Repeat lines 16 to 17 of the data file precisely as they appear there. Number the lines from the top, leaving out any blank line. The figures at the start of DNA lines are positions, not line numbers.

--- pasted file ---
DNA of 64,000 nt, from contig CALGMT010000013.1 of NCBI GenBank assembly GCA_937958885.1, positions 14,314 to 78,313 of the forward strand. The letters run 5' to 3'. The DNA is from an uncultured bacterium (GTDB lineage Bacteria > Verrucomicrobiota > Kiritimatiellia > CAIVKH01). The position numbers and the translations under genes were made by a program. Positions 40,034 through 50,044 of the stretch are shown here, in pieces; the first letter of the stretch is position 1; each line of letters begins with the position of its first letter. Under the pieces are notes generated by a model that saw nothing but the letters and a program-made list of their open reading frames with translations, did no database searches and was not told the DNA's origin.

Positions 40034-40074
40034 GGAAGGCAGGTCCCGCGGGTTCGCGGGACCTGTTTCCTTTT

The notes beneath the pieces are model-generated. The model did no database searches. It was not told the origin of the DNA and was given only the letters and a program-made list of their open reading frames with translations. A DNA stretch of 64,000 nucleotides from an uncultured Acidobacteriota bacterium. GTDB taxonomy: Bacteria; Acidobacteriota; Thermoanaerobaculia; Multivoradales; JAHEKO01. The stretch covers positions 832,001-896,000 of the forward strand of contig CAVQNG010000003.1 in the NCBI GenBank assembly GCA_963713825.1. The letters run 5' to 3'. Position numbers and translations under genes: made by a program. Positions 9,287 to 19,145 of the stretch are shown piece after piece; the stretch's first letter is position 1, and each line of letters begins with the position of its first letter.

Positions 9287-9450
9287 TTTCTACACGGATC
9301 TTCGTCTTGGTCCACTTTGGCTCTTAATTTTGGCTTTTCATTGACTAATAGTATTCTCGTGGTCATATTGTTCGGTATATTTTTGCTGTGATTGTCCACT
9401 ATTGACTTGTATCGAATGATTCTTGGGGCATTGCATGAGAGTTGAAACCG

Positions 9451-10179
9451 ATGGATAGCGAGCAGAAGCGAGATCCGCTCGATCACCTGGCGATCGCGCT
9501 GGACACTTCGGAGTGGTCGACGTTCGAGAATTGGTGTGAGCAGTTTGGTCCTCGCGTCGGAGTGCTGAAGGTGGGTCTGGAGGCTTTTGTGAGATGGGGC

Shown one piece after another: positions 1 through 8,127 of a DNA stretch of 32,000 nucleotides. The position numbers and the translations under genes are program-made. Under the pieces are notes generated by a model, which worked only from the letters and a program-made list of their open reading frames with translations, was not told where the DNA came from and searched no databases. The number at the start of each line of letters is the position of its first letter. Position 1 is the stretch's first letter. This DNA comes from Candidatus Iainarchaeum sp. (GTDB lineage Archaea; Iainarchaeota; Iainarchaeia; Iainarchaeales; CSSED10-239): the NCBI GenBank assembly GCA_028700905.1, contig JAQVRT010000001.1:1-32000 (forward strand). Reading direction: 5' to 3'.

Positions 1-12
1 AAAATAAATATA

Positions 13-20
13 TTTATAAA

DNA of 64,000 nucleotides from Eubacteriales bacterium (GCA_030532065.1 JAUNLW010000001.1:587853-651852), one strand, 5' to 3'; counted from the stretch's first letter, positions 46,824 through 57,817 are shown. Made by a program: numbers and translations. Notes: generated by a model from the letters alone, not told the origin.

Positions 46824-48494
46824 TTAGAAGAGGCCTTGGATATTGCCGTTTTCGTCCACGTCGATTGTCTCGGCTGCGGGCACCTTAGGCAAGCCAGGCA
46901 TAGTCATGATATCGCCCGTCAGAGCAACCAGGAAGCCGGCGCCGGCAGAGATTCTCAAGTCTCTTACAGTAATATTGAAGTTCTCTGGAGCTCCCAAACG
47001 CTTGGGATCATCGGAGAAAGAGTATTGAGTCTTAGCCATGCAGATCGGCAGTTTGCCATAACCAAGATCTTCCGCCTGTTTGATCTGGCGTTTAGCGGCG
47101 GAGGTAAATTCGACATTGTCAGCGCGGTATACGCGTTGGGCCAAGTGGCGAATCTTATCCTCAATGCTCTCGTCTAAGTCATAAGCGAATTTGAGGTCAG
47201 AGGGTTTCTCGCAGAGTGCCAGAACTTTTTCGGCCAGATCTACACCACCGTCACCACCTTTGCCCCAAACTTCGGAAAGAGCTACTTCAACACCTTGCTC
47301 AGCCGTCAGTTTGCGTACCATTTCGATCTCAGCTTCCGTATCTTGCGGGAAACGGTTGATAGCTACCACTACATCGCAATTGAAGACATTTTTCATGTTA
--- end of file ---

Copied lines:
13 TTTATAAA

DNA of 64,000 nucleotides from Eubacteriales bacterium (GCA_030532065.1 JAUNLW010000001.1:587853-651852), one strand, 5' to 3'; counted from the stretch's first letter, positions 46,824 through 57,817 are shown. Made by a program: numbers and translations. Notes: generated by a model from the letters alone, not told the origin.